Most Americans use credit cards, but many credit card users don't really understand how these products work. Part of the reason is because we are too busy to take the time to do the research, but also because some card issuers don't always do a good job spelling out this important information. So here are some common misbeliefs that many credit card users share.
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1. Canceling Your Credit Cards Helps Your Score
Actually, canceling your cards may lower your credit score. When you close a credit card account, you’ll reduce the total amount of credit extended to you. As a result, it can raise your credit utilization ratio (the amount of debt you have compared to your available credit limits).
Here's an explanation of how debt affects your credit scores. So if you are having trouble controlling your spending, you might feel like cutting up your credit cards, but don’t close the accounts.
2. Applying for Credit Cards Does Major Credit Score Damage
Those who mistakenly believe that canceling their credit cards will help their credit score might naturally think that applying for new cards will have the opposite effect. Applying for new credit results in what is called a "hard inquiry" which does cause a small, temporary dip in a credit score.
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Actually, for most credit card users, opening a new account will help their scores over time, as they generate more credit history and reduce their debt-to-credit ratio (for a given amount of debt). The exception is for those with limited credit history who apply for many new accounts in a short period of time.
3. You Lose Your Rewards When You Cancel Your Card
Some credit card users apply for new cards in order to receive a generous sign-up bonus but then feel bound to keeping their cards until their rewards are used up, for fear of losing them when they cancel their cards. Any time that credit card rewards are offered in the form of points or miles with a third party such as an airline or hotel chain, they are yours to keep, even if you close your credit card account.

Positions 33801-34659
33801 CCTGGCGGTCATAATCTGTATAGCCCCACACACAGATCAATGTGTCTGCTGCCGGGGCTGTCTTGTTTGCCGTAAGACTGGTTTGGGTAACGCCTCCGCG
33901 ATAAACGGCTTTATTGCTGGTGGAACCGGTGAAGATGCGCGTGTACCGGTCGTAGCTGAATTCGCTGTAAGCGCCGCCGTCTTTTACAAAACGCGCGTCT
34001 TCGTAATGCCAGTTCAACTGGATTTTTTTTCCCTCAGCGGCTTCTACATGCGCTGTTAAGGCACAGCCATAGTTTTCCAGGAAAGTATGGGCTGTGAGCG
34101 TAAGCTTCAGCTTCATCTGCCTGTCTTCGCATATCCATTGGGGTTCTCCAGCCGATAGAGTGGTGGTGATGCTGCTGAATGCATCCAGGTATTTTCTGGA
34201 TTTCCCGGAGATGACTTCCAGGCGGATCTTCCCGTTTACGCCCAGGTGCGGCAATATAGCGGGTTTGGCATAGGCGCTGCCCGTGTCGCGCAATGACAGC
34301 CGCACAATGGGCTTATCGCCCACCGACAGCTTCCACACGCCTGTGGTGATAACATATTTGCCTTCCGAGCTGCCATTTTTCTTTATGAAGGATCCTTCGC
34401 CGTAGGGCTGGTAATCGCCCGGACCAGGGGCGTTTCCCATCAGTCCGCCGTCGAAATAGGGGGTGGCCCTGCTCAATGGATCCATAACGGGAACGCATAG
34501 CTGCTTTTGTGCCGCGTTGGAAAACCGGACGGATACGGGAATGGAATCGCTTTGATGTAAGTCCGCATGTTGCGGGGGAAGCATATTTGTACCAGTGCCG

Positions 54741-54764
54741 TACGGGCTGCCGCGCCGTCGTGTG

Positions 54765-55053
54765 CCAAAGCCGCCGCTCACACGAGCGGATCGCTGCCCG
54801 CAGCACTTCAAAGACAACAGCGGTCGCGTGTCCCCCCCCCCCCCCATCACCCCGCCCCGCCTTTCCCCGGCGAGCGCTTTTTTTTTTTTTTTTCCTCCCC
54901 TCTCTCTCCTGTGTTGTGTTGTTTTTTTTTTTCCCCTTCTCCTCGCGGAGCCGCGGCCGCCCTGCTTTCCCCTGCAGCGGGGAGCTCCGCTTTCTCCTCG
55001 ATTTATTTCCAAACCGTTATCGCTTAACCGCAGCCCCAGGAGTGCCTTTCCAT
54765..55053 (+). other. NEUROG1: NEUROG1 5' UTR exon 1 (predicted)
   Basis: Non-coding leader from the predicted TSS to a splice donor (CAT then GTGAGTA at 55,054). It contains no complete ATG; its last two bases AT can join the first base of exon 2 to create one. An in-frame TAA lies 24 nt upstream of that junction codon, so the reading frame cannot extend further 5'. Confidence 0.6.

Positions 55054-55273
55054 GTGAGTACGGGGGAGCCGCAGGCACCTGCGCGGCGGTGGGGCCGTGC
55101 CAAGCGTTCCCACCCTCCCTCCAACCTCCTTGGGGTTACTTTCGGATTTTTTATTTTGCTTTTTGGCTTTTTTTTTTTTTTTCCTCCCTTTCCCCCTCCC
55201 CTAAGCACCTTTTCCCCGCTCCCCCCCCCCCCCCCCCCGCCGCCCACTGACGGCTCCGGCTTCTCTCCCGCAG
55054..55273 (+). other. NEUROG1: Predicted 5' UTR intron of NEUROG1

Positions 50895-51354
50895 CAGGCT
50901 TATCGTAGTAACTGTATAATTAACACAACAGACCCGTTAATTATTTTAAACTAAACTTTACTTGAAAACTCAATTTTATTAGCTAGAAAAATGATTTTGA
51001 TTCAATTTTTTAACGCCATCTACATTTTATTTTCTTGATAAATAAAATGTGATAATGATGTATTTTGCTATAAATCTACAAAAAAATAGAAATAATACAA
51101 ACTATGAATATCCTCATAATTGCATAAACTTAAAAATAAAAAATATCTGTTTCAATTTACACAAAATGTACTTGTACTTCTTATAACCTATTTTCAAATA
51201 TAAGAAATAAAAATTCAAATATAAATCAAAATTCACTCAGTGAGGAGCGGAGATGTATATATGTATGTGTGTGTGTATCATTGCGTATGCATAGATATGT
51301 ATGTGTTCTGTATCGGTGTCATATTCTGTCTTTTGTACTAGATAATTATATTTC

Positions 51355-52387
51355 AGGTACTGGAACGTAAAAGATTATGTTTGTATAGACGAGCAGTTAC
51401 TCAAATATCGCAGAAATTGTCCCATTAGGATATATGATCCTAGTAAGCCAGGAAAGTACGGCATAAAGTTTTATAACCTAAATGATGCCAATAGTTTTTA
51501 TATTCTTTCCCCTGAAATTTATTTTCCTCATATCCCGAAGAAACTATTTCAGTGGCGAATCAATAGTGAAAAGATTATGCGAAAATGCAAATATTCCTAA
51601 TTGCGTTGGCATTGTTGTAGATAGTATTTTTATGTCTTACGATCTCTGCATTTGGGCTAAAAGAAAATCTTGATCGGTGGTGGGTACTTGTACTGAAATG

On the other hand, credit card reward points issued by banks will usually be forfeited if a cardholder cancels his or her card and has no other open accounts that earn the same kind of rewards. So cardholders can keep their Membership Rewards points earned from their American Express Platinum card after it is closed, so long as the cardholder has another American Express account open that is part of their Membership Rewards program. Check the terms and conditions of your card’s reward program before you cancel your account so you understand exactly what happens if you close your account.
4. You Have to Take On Debt to Use Credit Cards
For many Americans, credit card use is synonymous with debt. And they're not necessarily wrong -- many Americans don't pay their credit cards in full every month. However, a large portion of credit card users avoid interest charges by always paying their entire statement balances in full each month. These cardholders can enjoy a secure and convenient method of payment, a free line of credit and valuable credit card rewards without incurring any debt or interest charges.
There is a persistent myth out there that in order to build good credit, you have to carry a balance on your credit cards, but you can pay off your balance every month and still see all of the positive impacts to your credit score. If you want to see how your credit cards are affecting your credit scores, you can see your credit data for free on Credit.com, including your credit scores, a personalized action plan and advice from credit experts.
5. Your Credit Card Issuer Doesn't Care About You
Banks love their credit card users, but not necessarily because they are so nice. They care so much about credit card users simply because they are so profitable. Even those who never pay interest still generate merchant fees every time they make a purchase. The credit card market is extremely competitive -- so every time you find a new offer in your mailbox, or an advertisement online, think of it as another sign that your business is truly valued.
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